This is a preview of subscription content, access via your institution

Relevant articles

Open Access articles citing this article.

Access options

Buy article

Get time limited or full article access on ReadCube.


All prices are NET prices.

Figure 1: GLIC structure.
Figure 2: Comparison of the pore region.
Figure 3: Pore structure and ion binding.
Figure 4: Extracellular domain.

Accession codes

Primary accessions

Protein Data Bank

Data deposits

Coordinates of GLIC have been deposited in the Protein Data Bank under accession number 3EHZ (WT), and 3EI0 (E221A).


  1. Hilf, R. J. & Dutzler, R. X-ray structure of a prokaryotic pentameric ligand-gated ion channel. Nature 452, 375–379 (2008)

    ADS  CAS  Article  Google Scholar 

  2. Bocquet, N. et al. A prokaryotic proton-gated ion channel from the nicotinic acetylcholine receptor family. Nature 445, 116–119 (2007)

    ADS  CAS  Article  Google Scholar 

  3. Karlin, A. Emerging structure of the nicotinic acetylcholine receptors. Nature Rev. Neurosci. 3, 102–114 (2002)

    CAS  Article  Google Scholar 

  4. Adams, D. J., Dwyer, T. M. & Hille, B. The permeability of endplate channels to monovalent and divalent metal cations. J. Gen. Physiol. 75, 493–510 (1980)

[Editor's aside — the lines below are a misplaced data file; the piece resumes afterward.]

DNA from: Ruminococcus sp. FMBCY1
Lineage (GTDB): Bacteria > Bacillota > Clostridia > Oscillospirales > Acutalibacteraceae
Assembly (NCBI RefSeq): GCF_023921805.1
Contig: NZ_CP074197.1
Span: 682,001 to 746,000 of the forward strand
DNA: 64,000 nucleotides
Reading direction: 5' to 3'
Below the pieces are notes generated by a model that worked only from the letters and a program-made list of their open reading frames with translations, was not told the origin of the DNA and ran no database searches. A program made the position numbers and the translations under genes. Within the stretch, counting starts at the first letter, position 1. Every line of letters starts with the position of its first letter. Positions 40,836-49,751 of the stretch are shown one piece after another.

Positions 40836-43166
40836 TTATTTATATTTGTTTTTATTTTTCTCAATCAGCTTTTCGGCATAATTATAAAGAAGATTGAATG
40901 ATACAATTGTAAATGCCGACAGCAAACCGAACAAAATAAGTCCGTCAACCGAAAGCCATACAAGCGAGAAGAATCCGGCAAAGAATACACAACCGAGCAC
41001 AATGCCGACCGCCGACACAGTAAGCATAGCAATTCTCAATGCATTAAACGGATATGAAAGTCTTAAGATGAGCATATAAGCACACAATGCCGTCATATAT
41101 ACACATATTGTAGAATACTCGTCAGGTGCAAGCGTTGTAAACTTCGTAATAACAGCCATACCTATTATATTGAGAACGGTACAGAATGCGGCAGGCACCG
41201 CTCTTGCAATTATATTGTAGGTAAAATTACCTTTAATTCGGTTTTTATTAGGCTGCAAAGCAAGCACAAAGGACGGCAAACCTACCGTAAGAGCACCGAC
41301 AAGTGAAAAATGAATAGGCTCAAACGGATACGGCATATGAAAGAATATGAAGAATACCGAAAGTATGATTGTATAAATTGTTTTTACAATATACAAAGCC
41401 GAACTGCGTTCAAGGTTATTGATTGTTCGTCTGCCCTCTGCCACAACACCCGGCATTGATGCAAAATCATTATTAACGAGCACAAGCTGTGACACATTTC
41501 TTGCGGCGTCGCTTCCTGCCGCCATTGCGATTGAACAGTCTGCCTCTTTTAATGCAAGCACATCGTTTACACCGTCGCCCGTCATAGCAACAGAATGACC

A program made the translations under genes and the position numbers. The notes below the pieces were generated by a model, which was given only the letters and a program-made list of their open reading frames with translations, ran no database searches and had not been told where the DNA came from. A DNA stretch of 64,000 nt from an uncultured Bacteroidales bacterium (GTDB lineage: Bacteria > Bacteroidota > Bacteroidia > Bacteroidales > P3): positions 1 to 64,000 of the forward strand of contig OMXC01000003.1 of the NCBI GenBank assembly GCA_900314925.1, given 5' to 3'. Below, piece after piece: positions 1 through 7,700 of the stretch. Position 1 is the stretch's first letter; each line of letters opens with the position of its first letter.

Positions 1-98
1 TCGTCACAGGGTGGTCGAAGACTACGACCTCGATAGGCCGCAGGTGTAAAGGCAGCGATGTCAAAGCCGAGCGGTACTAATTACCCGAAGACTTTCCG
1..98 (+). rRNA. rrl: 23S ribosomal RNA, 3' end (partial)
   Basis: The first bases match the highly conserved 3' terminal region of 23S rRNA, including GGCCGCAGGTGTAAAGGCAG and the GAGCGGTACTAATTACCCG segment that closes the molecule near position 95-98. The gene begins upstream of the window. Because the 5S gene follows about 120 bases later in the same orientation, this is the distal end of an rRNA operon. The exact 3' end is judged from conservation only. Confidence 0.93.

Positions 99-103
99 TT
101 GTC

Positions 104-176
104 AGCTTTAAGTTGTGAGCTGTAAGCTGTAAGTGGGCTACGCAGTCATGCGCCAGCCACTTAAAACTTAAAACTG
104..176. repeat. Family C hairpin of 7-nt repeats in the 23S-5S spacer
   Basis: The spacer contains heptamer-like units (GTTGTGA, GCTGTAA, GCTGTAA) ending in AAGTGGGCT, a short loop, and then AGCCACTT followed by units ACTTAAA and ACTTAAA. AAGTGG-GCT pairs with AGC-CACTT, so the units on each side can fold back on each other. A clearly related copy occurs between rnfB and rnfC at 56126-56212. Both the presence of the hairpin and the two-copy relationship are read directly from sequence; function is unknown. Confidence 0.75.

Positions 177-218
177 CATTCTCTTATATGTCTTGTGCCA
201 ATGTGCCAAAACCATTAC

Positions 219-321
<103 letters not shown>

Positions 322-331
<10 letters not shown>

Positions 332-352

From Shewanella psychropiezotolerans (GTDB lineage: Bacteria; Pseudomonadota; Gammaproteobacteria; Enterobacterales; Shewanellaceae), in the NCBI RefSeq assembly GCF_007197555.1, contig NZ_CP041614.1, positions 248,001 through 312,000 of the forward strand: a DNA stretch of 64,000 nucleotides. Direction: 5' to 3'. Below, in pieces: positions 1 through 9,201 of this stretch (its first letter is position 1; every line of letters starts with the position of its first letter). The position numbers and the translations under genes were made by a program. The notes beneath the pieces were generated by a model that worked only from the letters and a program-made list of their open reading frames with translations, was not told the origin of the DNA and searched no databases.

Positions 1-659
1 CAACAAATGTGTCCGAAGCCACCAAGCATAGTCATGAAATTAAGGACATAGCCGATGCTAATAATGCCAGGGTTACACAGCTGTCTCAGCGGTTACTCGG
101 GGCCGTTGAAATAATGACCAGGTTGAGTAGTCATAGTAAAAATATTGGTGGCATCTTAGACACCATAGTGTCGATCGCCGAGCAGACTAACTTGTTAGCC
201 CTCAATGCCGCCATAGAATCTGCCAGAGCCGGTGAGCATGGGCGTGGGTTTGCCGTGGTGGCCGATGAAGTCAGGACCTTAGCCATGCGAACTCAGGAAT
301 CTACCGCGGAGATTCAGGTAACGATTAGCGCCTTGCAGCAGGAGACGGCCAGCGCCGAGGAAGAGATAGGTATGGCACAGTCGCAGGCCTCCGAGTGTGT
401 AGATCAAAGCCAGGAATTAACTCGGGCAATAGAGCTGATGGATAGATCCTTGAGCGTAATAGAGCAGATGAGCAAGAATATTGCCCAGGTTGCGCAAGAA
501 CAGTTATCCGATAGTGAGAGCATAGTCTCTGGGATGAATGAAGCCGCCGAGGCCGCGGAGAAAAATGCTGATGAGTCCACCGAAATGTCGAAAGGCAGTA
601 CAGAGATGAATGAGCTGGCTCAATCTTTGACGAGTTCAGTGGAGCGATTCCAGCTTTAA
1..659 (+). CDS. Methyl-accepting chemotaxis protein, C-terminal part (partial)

CAS  Article  Google Scholar 

  5. Tasneem, A., Iyer, L. M., Jakobsson, E. & Aravind, L. Identification of the prokaryotic ligand-gated ion channels and their implications for the mechanisms and origins of animal Cys-loop ion channels. Genome Biol. 6, R4 (2004)

    Article  Google Scholar 

  6. Miyazawa, A., Fujiyoshi, Y. & Unwin, N. Structure and gating mechanism of the acetylcholine receptor pore. Nature 423, 949–955 (2003)

    ADS  CAS  Article  Google Scholar 

  7. Unwin, N. Refined structure of the nicotinic acetylcholine receptor at 4Å resolution. J. Mol. Biol. 346, 967–989 (2005)

    CAS  Article  Google Scholar 

  8. Imoto, K. et al. Rings of negatively charged amino acids determine the acetylcholine receptor channel conductance. Nature 335, 645–648 (1988)